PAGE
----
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Tesla rival sets out to banish 160-year-old lead technology from cars


YOUR sleek new Tesla Model S or electronic BMW has a distinctly 19th century feature that you may not be aware of, among its batteries. A company in Estonia wants to change that.

Skeleton Technologies Group OU is working on supercapacitors, light-weight and long-life components that can distribute intensive bursts of power. These may help eliminate lead-acid batteries, a piece of technology invented in 1859 that still lurks under the hoods of Teslas in addition to the main lithium-ion power source.

Supercapacitors have some way to go before they are widely adopted. There is still a gap with the popular lithium-ion units on how much energy they can store, Skeleton chief executive officer Taavi Madiberk admits. Even so, the technology is promising for offering higher peak power output and reliability in extreme temperatures, and Skeleton has already sold it to clients across the transport industry.

"Sometimes people think that lead is a problem of the past because it relates to internal combustion engines but in practice all electric vehicles have 12-volt lead acid batteries," Mr Madiberk said. "We are working on a viable alternative to replace all lead-acid batteries."

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Tesla's chief executive officer Elon Musk actually moved to Silicon Valley in the first place to do research on supercapacitors in his PhD studies at Stanford University, he wrote in a blog post in 2006. While Mr Musk eventually dropped out from Stanford to start his new ventures, he hasn't abandoned his bet on supercapacitors, also referred to as ultracapacitors.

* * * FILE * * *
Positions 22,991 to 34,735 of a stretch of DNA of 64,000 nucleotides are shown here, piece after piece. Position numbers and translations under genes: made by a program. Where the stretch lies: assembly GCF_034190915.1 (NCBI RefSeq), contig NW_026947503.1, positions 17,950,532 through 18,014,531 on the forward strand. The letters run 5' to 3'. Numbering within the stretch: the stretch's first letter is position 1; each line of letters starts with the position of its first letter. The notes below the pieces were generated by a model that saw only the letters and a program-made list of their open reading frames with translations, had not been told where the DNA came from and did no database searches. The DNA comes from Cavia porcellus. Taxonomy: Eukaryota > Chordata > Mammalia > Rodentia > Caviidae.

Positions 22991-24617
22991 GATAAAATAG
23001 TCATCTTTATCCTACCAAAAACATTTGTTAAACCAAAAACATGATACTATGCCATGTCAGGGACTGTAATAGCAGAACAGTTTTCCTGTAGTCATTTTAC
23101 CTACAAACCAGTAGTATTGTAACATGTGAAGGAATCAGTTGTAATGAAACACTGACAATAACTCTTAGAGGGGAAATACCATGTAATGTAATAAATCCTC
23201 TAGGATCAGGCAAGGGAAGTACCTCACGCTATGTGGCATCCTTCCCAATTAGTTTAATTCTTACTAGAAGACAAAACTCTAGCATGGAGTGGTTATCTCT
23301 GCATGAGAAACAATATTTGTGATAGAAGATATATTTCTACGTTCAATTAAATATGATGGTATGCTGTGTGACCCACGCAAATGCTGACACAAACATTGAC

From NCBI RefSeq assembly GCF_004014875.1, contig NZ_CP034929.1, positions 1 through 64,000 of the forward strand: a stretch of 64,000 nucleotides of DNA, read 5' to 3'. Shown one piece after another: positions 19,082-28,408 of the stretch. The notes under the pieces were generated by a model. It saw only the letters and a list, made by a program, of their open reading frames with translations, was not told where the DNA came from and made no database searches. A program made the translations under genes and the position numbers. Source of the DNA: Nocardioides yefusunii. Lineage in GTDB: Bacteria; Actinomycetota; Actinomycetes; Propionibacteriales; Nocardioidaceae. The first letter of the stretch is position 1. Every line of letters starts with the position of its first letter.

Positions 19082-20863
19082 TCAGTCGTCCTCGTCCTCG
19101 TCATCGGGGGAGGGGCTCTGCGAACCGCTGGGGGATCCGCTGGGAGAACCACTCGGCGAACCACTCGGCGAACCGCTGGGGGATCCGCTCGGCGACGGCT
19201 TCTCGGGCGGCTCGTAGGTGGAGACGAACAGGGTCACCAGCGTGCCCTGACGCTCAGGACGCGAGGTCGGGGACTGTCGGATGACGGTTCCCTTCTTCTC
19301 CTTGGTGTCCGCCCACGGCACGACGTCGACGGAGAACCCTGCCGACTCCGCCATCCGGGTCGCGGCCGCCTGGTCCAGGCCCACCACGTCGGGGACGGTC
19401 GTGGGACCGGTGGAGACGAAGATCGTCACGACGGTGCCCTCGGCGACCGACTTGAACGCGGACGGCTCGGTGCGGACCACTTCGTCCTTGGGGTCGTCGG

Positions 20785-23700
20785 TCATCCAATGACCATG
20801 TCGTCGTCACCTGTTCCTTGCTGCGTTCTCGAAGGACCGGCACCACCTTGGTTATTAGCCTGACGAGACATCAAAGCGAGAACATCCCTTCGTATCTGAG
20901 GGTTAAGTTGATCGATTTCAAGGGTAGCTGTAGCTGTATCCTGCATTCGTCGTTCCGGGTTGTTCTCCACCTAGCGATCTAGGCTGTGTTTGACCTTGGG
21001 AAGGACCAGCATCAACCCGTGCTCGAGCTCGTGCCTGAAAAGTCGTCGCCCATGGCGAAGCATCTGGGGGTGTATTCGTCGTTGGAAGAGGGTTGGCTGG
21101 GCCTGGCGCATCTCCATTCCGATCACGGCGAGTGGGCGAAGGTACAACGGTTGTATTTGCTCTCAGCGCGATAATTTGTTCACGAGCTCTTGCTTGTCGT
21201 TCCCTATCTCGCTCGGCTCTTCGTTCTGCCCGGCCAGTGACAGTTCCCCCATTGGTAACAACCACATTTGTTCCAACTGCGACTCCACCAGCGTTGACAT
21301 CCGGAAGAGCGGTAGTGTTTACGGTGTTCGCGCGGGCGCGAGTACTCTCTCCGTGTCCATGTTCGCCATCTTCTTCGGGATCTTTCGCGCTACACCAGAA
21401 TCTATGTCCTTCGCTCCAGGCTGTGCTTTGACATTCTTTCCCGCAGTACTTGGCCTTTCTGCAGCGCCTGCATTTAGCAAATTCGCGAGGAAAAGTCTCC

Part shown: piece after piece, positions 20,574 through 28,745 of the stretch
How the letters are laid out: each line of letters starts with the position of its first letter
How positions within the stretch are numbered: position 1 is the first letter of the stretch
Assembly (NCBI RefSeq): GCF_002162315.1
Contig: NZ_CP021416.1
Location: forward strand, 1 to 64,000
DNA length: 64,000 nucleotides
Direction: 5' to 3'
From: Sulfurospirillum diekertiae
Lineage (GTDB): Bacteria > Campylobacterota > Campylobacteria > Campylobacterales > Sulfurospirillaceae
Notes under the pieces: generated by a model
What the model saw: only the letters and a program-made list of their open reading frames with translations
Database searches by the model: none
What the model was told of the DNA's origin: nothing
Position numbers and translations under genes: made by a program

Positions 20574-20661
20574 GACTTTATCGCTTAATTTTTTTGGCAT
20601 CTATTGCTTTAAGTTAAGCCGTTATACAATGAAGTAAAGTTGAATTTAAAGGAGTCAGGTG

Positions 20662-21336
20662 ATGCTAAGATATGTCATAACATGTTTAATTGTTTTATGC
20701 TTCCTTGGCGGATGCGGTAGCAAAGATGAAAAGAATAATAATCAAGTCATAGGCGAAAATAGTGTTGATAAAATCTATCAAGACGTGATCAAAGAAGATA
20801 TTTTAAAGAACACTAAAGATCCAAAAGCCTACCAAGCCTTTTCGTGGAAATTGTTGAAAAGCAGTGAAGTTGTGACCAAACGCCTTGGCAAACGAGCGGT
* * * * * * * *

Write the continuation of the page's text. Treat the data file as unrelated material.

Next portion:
Tesla, also searching for a breakthrough for electric car batteries, bought Skeleton's competitor Maxwell Technologies Inc last year. Mr Musk's company, like other manufacturers, still uses the relatively cheap and recyclable lead-acid battery in addition to the lithium-ion unit.

The sector is at a stage where the lithium-ion battery industry was around 1999, according to Mr Madiberk, whose company also has a base in Germany. Back then, lithium-ion batteries cost over US$5,000 per kilowatt hour, compared with under US$200 now. Supercapacitors may similarly go from US$5,000 to as low as US$300, he said, without giving an exact timeline.

The technology may be useful for some tasks such as regenerating energy from braking, perhaps in conjunction with a lithium-ion unit, said James Frith, an analyst at Bloomberg-NEF who focuses on energy storage. However, it's only one of a number of available routes for the industry.

"There's been a lot of interest in supercapacitors over the years," Mr Frith said. "The trouble is that lithium-ion batteries have been coming down in price quite rapidly."

To replace lead-acid batteries, Skeleton is cooperating with some major European carmakers, Mr Madiberk said, without disclosing names. Its products reach an energy density - a key measure of performance - of 60 watt-hours per kilogram, exceeding regular lead-acid batteries. Their raw material, a patented graphene composite, provides cost advantages in the long term not just compared with lead-acid but also lithium-ion batteries, he said.

Aside from Tesla, Mr Madiberk lists US-based AVX Corp and China State Railway Group as key competitors. The raw materials Skeleton uses have given it a competitive advantage over the bigger rivals, he said.

The company's products had the highest power and maximum peak current from five supercapacitor makers, including Maxwell and Ioxus Inc, in last year's study by the US Office of Naval Research.

Supercapacitors may find their niches if the cost becomes competitive, said Mr Frith. "The heavy transportation applications probably is the best use case for supercapacitors," he said. "There definitely is a lot of areas within the automotive market where they could find applications." BLOOMBERG

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